4 And I saw, and behold a whirlwind came out of the north: and a great cloud, and a fire infolding it, and brightness was about it: and out of the midst thereof, that is, out of the midst of the fire, as it were the resemblance of amber:
5 And in the midst thereof the likeness of four living creatures: and this was their appearance: there was the likeness of a man in them.
24 And I heard the noise of their wings, like the noise of many waters, as it were the voice of the most high God: when they walked, it was like the voice of a multitude, like the noise of an army, and when they stood, their wings were let down.
25 For when a voice came from above the firmament, that was over their heads, they stood, and let down their wings.
26 And above the firmament that was over their heads, was the likeness of a throne, as the appearance of the sapphire stone, and upon the likeness of the throne, was a likeness as of the appearance of a man above upon it.
27 And I saw as it were the resemblance of amber as the appearance of fire within it round about: from his loins and upward, and from his loins downward, I saw as it were the resemblance of fire shining round about.
28 As the appearance of the rainbow when it is in a cloud on a rainy day: this was the appearance of the brightness round about.


Matthew 17:22-27

22 And they shall kill him, and the third day he shall rise again. And they were troubled exceedingly.
23 And when they were come to Capharnaum, they that received the didrachmas, came to Peter and said to him: Doth not your master pay the didrachmas?
24 He said: Yes. And when he was come into the house, Jesus prevented him, saying: What is thy opinion, Simon? The kings of the earth, of whom do they receive tribute or custom? of their own children, or of strangers?
25 And he said: Of strangers. Jesus said to him: Then the children are free.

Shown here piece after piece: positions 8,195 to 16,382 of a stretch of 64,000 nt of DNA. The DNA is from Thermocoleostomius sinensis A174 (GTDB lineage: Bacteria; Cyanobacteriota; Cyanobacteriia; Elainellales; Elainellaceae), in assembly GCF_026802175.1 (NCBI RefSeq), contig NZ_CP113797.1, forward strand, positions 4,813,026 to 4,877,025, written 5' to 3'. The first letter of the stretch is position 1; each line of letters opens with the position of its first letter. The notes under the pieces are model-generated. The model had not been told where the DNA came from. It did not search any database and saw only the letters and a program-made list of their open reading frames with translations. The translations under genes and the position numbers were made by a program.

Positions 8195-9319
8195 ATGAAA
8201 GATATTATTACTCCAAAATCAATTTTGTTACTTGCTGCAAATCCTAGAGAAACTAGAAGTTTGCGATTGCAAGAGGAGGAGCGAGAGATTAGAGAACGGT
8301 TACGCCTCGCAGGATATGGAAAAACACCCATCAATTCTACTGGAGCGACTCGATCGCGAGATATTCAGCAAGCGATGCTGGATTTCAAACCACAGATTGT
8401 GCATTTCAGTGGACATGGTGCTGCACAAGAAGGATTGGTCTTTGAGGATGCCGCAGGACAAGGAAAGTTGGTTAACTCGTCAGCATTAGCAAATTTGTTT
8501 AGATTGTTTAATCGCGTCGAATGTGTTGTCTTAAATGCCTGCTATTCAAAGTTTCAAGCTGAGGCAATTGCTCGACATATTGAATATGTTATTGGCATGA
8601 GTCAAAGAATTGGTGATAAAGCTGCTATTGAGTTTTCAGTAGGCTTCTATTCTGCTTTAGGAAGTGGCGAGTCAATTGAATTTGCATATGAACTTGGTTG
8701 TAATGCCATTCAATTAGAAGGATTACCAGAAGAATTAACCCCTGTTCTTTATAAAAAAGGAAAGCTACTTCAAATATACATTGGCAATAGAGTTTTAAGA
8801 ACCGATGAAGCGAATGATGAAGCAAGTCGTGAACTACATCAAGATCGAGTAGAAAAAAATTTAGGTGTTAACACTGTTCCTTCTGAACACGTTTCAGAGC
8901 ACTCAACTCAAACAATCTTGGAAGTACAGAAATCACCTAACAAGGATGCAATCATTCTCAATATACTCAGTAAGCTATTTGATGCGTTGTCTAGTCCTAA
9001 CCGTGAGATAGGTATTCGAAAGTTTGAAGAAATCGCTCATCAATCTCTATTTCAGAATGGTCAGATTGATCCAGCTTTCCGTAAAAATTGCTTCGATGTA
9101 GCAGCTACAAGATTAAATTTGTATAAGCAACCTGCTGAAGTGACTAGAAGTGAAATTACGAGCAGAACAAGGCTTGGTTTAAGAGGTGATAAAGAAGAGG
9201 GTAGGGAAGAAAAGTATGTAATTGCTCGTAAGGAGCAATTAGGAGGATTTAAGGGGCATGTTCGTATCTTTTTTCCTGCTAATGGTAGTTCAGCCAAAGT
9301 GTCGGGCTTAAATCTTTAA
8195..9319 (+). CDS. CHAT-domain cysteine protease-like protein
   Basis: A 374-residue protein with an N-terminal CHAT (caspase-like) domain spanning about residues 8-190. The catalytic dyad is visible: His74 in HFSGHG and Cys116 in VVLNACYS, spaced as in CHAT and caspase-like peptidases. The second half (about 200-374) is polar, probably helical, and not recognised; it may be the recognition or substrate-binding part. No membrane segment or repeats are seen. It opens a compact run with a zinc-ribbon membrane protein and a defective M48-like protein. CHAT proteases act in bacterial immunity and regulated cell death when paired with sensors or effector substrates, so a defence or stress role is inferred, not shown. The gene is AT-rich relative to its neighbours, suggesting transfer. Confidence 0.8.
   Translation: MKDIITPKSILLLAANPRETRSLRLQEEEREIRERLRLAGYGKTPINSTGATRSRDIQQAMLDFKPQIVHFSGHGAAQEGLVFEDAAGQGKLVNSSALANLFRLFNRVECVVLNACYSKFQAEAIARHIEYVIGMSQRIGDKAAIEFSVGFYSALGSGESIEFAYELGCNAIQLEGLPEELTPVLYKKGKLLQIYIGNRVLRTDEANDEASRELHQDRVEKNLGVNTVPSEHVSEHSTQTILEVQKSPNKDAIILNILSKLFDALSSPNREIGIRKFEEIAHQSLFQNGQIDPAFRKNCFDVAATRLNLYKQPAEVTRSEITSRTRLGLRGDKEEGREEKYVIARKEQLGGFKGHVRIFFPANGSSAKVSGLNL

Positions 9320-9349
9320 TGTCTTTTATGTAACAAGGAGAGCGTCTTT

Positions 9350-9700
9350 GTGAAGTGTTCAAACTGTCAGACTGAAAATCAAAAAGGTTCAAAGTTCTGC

26 But that we may not scandalize them, go to the sea, and cast in a hook: and that fish which shall first come up, take: and when thou hast opened its mouth, thou shalt find a stater: take that, and give it to them for me and thee.


Psalms 148:1-2, 11-12, 13, 14

1 Praise ye the Lord from the heavens: praise ye him in the high places.
2 Praise ye him, all his angels: praise ye him, all his hosts.
11 Kings of the earth and all people: princes and all judges of the earth:
12 Young men and maidens: let the old with the younger, praise the name of the Lord:
13 For his name alone is exalted.
14 The praise of him is above heaven and earth: and he hath exalted the horn of his people. A hymn to all his saints: to the children of Israel, a people approaching to him. Alleluia.


Lord, may my obedience to You be my guiding principle

Monday August 8 2022
19th Week in Ordinary Time  
St Dominic, priest  
Ez. 1:2-5,24-28c; 
Ps. 148:1-2,11-12,13,14;   Mt. 17:22-27   (Ps Wk III)


What would it be like to have a vision of God or the place where God dwells? Awesome, beautiful, and terrifying are a few words that come to mind. Ezekiel’s vision of the divine chariot was at the core of Jewish mysticism, and it also flowed into the Book of Revelation. It is not to be taken literally – it is about God's majesty, power, and holiness. It is meant to reassure us and inspire us. God is in control and greater than all the negativity in our world. 

In a strange conversation with Peter, Jesus insists that God is the sole legitimate power, and all belongs to Him. The children of God are free, although they often do not realise it. But He did not want to get His followers into trouble, so He ordered Peter to catch a fish and take a coin from its mouth to pay their taxes. When we place obedience to humans over obedience to God, we are on the wrong track, which often ends in disaster. God is sovereign – we should never forget this.       

Lord, may my obedience to You be my guiding principle.